BUENOS AIRES, Argentina — President Mauricio Macri urged the CEOs of Coca-Cola, Siemens and nearly 2,000 other foreign and local companies Tuesday to invest in Argentina and help revive its struggling economy.
Macri took office in December promising to attract foreign investment, cut government spending and end economic distortions blamed for years of spiraling consumer prices in South America’s second-largest economy.
On Tuesday, he spoke to businesspeople from more than 60 countries attending a three-day investment forum.
“I’d like to thank all of you, especially those visiting our country from abroad; you’re in the right place, at the perfect moment,” Macri said. “We’re starting to see strong signs that the recession is on its way out and the world is once again looking at and talking about Argentina.”
Since succeeding left-leaning President Cristina Fernandez, the conservative Macri has struck a deal with U.S. creditors to return Argentina to global bond markets for the first time in 15 years. He also has rolled back restrictions on buying U.S. dollars and reduced taxes on exports and other protectionist measures instituted during 12 years of governments led by Fernandez and her late husband and predecessor as president, Nestor Kirchner.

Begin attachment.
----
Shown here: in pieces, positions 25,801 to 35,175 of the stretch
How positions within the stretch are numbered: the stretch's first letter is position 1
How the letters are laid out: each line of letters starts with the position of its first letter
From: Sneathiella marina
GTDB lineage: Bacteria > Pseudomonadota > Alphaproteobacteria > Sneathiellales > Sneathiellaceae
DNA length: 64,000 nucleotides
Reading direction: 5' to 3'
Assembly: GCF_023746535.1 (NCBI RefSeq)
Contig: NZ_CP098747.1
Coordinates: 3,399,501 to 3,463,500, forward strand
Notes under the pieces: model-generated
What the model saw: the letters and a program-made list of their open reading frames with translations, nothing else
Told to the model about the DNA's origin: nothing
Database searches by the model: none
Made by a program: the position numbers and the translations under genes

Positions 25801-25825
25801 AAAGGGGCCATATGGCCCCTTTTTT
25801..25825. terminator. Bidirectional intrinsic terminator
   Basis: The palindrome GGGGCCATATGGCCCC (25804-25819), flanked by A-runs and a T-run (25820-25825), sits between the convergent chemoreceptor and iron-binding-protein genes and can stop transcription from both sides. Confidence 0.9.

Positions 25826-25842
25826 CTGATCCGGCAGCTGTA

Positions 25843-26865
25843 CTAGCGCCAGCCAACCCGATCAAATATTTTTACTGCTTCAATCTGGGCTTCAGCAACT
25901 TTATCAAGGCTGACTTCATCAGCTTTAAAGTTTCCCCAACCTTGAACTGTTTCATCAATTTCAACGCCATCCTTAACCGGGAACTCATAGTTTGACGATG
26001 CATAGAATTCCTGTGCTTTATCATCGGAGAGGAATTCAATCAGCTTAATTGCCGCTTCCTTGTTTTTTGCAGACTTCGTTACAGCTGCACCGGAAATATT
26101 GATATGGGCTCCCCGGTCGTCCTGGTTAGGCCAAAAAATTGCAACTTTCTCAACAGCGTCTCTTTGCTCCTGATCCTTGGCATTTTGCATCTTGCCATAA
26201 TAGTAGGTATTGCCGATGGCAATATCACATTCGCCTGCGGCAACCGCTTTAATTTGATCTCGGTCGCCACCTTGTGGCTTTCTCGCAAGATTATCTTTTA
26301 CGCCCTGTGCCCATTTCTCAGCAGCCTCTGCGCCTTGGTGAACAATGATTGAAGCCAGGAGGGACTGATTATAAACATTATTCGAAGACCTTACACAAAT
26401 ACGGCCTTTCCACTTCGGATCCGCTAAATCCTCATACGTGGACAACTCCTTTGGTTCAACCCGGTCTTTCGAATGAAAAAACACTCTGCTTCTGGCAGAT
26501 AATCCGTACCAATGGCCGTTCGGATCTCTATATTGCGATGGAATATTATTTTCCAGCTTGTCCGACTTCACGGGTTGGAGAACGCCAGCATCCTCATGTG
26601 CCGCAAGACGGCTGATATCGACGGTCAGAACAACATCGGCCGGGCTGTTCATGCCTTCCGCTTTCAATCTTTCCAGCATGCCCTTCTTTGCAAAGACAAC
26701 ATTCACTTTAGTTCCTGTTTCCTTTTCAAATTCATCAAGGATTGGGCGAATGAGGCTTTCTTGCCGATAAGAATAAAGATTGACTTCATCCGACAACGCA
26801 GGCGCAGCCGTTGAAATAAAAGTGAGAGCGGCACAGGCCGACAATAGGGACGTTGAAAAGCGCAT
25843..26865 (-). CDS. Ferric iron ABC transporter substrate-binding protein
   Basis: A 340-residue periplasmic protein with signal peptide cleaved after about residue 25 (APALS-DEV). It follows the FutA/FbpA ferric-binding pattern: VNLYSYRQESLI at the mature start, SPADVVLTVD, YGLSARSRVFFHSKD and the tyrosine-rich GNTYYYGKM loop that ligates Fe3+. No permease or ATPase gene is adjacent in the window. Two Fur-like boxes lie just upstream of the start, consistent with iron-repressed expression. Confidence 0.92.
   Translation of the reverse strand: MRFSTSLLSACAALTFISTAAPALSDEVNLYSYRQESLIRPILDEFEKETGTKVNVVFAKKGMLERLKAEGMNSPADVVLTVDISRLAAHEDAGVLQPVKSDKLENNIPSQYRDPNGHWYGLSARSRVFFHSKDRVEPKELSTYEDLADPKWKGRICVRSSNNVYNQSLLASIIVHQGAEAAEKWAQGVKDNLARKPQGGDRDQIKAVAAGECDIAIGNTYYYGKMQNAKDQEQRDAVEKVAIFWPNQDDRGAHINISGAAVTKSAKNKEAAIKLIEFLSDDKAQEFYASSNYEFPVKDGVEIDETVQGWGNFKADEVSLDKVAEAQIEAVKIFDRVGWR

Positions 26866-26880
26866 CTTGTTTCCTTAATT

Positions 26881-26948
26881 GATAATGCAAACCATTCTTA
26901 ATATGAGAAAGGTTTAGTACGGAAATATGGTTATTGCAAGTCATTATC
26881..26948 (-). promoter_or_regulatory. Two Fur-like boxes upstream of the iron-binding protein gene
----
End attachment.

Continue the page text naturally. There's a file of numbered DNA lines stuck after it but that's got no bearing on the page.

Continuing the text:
Macri’s critics say his cuts to utility subsidies and the firing of thousands of state workers have stoked unrest amid a recession as Argentines continue to see their purchasing power erode from one of the world’s highest inflation rates.
Macri says the measures are needed to jumpstart the weak economy and promises that the galloping inflation rate, estimated at more than 40 percent a year, will gradually begin to slow. He has also vowed investments of more than $100 billion in the coming months.
During their years in office, Fernandez and Kirchner gained popularity by spending heavily on programs for the poor and restoring Argentina’s sense of pride and sovereignty after the country’s worst economic crisis in 2001. But the couple was also criticized for failing to curb inflation and the government’s growing deficit while they continued to raise tariffs and impose protectionist policies that discouraged foreign investment.
“What has changed? The fact that those abroad are starting to notice that Argentina is changing for real and wants to get involved,” said Cristiano Rattazzi, the president of Fiat Argentina, told The Associated Press at the forum.
“Up until recently it was nearly impossible to export. But today, Argentina wants to be a key player in the world.”
Associated Press writer Almudena Calatrava and AP video journalist Paul Byrne contributed to this report.